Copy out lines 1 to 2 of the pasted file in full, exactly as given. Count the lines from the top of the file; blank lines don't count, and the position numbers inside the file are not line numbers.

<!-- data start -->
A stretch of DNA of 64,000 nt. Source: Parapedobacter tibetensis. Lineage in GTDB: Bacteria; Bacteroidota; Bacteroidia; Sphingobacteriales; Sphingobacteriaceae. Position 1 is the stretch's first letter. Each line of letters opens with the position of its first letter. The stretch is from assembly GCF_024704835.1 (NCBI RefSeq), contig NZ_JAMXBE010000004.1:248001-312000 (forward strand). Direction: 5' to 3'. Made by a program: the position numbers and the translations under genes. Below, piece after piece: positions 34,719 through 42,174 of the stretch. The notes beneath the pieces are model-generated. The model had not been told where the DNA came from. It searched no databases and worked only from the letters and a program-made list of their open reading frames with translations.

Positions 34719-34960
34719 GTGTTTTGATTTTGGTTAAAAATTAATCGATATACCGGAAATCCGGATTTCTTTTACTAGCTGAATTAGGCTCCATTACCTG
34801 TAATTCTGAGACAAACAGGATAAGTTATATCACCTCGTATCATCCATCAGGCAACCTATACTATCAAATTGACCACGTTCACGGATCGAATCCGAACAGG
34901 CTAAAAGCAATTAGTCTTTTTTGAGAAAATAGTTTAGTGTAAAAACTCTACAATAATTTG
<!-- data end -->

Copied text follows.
A stretch of DNA of 64,000 nt. Source: Parapedobacter tibetensis. Lineage in GTDB: Bacteria; Bacteroidota; Bacteroidia; Sphingobacteriales; Sphingobacteriaceae. Position 1 is the stretch's first letter. Each line of letters opens with the position of its first letter. The stretch is from assembly GCF_024704835.1 (NCBI RefSeq), contig NZ_JAMXBE010000004.1:248001-312000 (forward strand). Direction: 5' to 3'. Made by a program: the position numbers and the translations under genes. Below, piece after piece: positions 34,719 through 42,174 of the stretch. The notes beneath the pieces are model-generated. The model had not been told where the DNA came from. It searched no databases and worked only from the letters and a program-made list of their open reading frames with translations.

Positions 34719-34960